(F Things) Andrew Walker–Why does sex play a central role in the dominant+competing US narratives?

What is clear from the study are the increasingly entrenched perspectives of two Americas: A growing secular America champions an unburdened sexual libertinism whose version of sexuality is freed from the constraints of traditional sexual morality, a morality that often issued from religious-based truth claims. Meanwhile, religious conservatives in America remain quite skeptical about the general population’s enthusiasm for throwing off supposedly outmoded notions of sexuality.

But another narrative of America’s religious landscape is also clear from the survey””one that Russell Moore and I wrote about at National Review discussing preliminary statistics that sociologist Mark Regnerus described at a spring conference of the Ethics and Religious Liberty Commission. What we said then remains important: Evangelical Christians aren’t liberalizing on the issues of sexual morality.

Read it all.


Posted in * Culture-Watch, Anthropology, Children, Ethics / Moral Theology, Marriage & Family, Pastoral Theology, Religion & Culture, Sexuality, Theology, Theology: Scripture

2 comments on “(F Things) Andrew Walker–Why does sex play a central role in the dominant+competing US narratives?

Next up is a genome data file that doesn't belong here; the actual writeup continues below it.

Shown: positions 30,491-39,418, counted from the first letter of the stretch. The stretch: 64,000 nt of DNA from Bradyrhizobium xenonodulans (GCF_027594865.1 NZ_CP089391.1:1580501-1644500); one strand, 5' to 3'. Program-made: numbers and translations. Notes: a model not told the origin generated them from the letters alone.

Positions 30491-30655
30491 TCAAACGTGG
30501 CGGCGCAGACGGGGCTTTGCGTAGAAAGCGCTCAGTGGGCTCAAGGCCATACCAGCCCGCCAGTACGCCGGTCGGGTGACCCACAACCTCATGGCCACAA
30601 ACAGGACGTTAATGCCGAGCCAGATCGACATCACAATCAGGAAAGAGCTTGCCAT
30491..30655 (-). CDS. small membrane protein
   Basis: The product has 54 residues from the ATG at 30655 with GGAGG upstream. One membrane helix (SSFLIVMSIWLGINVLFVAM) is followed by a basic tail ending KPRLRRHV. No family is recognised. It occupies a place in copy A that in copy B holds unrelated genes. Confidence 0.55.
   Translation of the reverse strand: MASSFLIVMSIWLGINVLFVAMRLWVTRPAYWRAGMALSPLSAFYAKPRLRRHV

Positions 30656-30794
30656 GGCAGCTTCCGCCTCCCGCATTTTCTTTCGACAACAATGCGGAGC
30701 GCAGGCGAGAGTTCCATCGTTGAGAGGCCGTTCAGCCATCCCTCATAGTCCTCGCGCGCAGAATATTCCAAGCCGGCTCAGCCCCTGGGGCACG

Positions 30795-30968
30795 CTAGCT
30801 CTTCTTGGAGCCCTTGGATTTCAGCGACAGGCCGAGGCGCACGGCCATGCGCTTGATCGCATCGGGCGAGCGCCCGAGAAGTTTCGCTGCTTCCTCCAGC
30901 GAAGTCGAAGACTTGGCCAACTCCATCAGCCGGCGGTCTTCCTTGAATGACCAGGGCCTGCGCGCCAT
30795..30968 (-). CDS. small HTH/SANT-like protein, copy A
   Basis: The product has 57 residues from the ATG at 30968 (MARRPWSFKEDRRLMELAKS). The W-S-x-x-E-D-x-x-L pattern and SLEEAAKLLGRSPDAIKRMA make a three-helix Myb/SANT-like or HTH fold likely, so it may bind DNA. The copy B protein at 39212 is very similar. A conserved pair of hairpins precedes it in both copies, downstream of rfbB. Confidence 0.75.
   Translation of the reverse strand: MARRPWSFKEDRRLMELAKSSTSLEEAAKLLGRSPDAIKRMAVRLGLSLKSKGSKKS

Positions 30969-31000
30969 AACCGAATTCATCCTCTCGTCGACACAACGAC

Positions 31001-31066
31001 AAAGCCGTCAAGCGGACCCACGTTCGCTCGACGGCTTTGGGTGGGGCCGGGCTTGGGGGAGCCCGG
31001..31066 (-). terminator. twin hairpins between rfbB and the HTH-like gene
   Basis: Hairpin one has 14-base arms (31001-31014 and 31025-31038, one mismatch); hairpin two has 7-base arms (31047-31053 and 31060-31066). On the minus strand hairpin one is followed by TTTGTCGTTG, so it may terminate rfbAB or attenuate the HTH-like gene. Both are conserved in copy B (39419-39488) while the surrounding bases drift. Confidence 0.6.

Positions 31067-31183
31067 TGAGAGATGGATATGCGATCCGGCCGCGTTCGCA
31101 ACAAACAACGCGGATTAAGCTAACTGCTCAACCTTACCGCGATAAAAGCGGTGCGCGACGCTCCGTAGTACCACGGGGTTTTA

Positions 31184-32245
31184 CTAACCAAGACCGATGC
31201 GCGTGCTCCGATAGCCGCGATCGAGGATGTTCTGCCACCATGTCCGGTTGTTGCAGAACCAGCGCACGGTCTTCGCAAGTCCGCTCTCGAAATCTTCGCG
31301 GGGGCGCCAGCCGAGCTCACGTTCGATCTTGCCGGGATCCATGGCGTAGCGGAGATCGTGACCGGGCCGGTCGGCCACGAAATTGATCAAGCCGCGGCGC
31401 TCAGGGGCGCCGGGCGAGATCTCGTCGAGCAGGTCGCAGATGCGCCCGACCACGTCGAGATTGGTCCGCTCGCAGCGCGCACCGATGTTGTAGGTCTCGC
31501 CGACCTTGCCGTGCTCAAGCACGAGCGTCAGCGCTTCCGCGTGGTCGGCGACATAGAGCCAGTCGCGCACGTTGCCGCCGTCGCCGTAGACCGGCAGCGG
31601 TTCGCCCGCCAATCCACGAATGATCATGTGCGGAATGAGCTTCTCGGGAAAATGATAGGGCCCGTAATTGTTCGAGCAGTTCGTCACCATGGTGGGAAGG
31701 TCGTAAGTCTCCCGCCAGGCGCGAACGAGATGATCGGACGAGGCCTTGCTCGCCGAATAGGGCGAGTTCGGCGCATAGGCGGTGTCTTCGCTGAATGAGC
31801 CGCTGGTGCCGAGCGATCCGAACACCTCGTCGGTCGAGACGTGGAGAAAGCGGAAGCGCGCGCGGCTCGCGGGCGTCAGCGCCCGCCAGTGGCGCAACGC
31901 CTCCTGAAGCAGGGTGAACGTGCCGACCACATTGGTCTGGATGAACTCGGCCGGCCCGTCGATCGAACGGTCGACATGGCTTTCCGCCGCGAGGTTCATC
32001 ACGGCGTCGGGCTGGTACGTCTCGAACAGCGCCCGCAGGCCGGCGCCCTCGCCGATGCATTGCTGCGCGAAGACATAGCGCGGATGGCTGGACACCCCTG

1. MargaretG says:

    I think Americans may not realise how strange much of the rest of the world finds their preoccupation with sex. All every TV programme obsesses about being “hot”, and I think the division of the two American perspectives is less interesting than the fact that both have such an unhealthy focus on one part of life.

    In much of the rest of the world “true love” is not about finding your soulmate … but about the life you build together. In our church family we celebrate the 50th and 60th wedding anniversary more fulsomely than the 1st. Somehow I can’t imagine Americans seeing Romeo and Juliette with wrinkles like that, but perhaps I am wrong.

    Every time I think about it I remember the CS Lewis quote:
    You can get a large audience together for a strip-tease act-that is, to watch a girl undress on the stage. Now suppose you came to a country where you could fill a theatre by simply bringing a covered plate on to the stage and then slowly lifting the cover so as to let every one see, just before the lights went out, that it contained a mutton chop or a bit of bacon, would you not think that in that country something had gone wrong with the appetite for food? And would not anyone who had grown up in a different world think there was something equally queer about the state of the sex instinct among us?

  2. Katherine says:

    When I lived overseas, MargaretG, I was distressed to find that non-Americans think we really behave like our awful TV programs and movies. We’re not that bad (yet), honest.